I got really annoyed on Thursday evening, when I read a comment on CNN in an article entitled 'Amanda Knox retrial verdict: Six things to know'.
Firstly, why was she back on trial? Fair enough, that's a question the answer to which anyone interested in the verdict should know. Second up:
Had I been eating cornflakes I would have choked on them. "Renewed questions about the effectiveness of Italy's justice system"? Here is a line that (if it wasn't) might as well have been lifted directly out of a release from Amanda Knox's well-funded PR machine.
Compare and contrast with its coverage of the execution of Troy Davis, a man put to death in Georgia despite the fact that most of the original prosecution witnesses had subsequently retracted their testimony, alleging they were put under pressure to testify by the police and the DA.
That's right - Davis is a "convicted cop killer"; Knox is a "U.S. student". For Amanda Knox it was all about how the presiding judge (who is Alessandro not Alessandra Nencini) would rule (it was actually two judges and a jury that made the decision), whereas for Troy Davis "a jury and several judges on appeal have determined that Davis killed Savannah, Georgia, police officer Mark MacPhail in 1989."
In the Davis case, CNN went on to note
While assertions that the U.S. executes more blacks than whites are incorrect -- the country has executed 263 more white people than black people since the death penalty's 1976 reinstatement -- inequalities exist when a murder is interracial.
According to the Death Penalty Information Center, 15 white defendants have been executed for the murder of black victims, but 246 African-Americans have been executed for killing whites.It's not entirely clear what this means. Here's how Amnesty International puts it, which is rather more clear.
admit late last year. Personally, I agree with Clive Crook (no, really), writing on Bloomberg in the wake of Holder's speech when he said
A broken system of justice shouldn't command the utmost faith; it should arouse the utmost skepticism. And his appraisal was actually too generous. America's criminal-justice system is not "in too many respects broken": It's a national disgrace, from top to bottom.To be fair to CNN they did later carry a piece in which they interviewed Alan Dershowitz, where he pointed out that
This is not a case, as it's been projected in the media, of no evidence at all. It's a case of the kind that would have resulted probably in a conviction in most courts in America. And so yet, because she is attractive, and because she has created a media campaign all over the country, she's become very popular.
Then there are cases like Ryan Ferguson's, where Ferguson spent a decade in jail because his accuser dreamed he and Ferguson may have killed someone (an accusation that he later recanted). Despite the fact that the judges who overturned his conviction ruled that prosecutors had withheld vital information from the defence, did CNN have any about the effectiveness of the judicial system that allowed this to happen? No, CNN got to the really important stuff.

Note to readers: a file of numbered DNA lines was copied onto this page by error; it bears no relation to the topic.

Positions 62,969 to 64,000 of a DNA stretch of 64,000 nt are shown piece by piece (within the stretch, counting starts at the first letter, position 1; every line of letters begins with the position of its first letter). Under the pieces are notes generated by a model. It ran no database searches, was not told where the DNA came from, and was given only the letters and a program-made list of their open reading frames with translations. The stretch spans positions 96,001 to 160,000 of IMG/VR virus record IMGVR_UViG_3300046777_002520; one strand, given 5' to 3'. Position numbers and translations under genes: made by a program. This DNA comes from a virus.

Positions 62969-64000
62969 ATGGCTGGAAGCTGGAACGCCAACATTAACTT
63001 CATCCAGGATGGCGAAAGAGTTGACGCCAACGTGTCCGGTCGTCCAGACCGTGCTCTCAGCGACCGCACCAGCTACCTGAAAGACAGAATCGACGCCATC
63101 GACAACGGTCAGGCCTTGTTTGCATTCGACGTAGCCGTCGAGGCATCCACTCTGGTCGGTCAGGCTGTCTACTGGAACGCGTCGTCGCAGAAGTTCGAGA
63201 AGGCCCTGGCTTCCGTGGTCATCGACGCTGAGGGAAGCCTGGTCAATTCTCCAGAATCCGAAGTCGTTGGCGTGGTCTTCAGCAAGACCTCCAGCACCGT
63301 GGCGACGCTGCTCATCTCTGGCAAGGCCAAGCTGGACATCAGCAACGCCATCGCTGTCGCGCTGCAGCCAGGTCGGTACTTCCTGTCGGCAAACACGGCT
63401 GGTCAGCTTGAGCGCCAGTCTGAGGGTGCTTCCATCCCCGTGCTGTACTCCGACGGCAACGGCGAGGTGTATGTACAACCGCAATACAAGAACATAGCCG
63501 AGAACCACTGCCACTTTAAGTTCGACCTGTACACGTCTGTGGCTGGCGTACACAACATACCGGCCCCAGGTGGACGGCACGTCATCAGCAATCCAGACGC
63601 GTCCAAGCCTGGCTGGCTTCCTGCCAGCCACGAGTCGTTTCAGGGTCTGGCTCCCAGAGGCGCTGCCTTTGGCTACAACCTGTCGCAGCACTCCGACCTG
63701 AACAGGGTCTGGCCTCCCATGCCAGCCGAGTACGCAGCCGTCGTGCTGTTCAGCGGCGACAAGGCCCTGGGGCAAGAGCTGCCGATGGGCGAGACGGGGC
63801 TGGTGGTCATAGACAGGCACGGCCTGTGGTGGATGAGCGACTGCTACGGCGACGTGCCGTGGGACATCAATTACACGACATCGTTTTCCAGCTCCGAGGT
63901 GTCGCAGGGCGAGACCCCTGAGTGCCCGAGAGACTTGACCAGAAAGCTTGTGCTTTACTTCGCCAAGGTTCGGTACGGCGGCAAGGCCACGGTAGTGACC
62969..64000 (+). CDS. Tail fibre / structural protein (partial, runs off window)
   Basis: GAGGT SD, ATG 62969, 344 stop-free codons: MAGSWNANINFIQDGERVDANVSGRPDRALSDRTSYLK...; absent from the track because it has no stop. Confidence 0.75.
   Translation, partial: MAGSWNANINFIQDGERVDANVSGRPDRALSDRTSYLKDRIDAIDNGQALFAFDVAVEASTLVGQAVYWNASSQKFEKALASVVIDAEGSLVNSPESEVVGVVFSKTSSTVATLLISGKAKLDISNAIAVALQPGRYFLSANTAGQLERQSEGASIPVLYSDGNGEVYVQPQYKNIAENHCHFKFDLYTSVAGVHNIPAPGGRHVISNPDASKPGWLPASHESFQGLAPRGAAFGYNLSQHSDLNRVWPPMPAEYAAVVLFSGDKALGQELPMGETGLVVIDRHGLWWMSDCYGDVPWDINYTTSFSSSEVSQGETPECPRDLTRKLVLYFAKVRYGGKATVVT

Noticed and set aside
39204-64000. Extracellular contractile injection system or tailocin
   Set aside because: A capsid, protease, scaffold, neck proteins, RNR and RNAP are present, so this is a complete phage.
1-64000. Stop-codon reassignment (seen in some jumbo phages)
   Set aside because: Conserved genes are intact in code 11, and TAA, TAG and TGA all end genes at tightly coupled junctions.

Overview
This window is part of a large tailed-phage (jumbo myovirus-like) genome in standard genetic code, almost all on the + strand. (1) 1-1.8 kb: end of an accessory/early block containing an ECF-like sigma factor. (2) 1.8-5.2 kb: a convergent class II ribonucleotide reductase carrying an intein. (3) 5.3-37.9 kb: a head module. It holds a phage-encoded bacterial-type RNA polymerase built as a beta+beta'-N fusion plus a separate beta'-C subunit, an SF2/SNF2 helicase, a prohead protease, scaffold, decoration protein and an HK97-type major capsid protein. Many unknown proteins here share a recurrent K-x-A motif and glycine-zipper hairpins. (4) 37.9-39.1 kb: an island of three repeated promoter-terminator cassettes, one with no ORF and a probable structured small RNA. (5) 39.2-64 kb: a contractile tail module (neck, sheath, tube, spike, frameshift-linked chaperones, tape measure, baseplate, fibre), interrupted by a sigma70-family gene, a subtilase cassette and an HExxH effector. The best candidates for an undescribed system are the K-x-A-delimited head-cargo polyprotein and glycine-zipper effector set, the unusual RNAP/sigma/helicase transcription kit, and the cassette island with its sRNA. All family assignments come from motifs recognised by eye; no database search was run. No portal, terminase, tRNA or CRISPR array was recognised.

Or John Thompson, who had his award of damages thrown out by the U.S. Supreme Court after he sued because prosecutors (working under New Orleans D.A.Harry Connick Sr. - yes his dad) once again failed to turn over evidence to the defence that would have exonerated Mr. Thompson. I could cite many, many other examples, but I think the point has been made.
Or what of Herbert Smulls, executed just last week by the state of Missouri and pronounced dead four minutes before the Supreme Court of the United States had announced its decision on whether to order a stay of execution. (As it turned out, they ordered no such stay, but that is beside the point, except from Mr. Smulls' perspective, because he is dead).
"Such frantic communication from defense attorneys to state officials is not uncommon in the hours leading up to an execution-- the state, after all, has the body of the man it seeks to execute (literally, habeas corpus). What is striking here, though, is not just that state lawyers failed or refused even to respond to Smulls’ attorneys but that these officers of the court, and corrections officials, essentially divested the Supreme Court of jurisdiction by killing the litigant."
CNN's 'journalists' would be serving the American public much better if they didn't reserve their snarky commentary about the "effectiveness" of judicial systems for foreign jurisdictions.
UPDATE: NPR actually carried a story this morning on how last year was a record year for exonerations in the US (a rather soft word for miscarriages of justice). It points out that about 1/5 of the exonerations comes from police and prosecutors having a change of heart and re-opening or re-examining old cases.
This chimes with the criticisms of William Stuntz, who in his book The Collapse of American Criminal Justice
laments the fact that criminal statutes have limited the discretionary power of judges and juries to reach just decisions in individual cases, while the proliferation and breadth of criminal statutes have given prosecutors and the police so much enforcement discretion that they effectively define the law on the street.
(The above is from an excellent but lengthy discussion of Stuntz's work by former SCOTUS judge John-Paul Stevens in The New York Review of Books).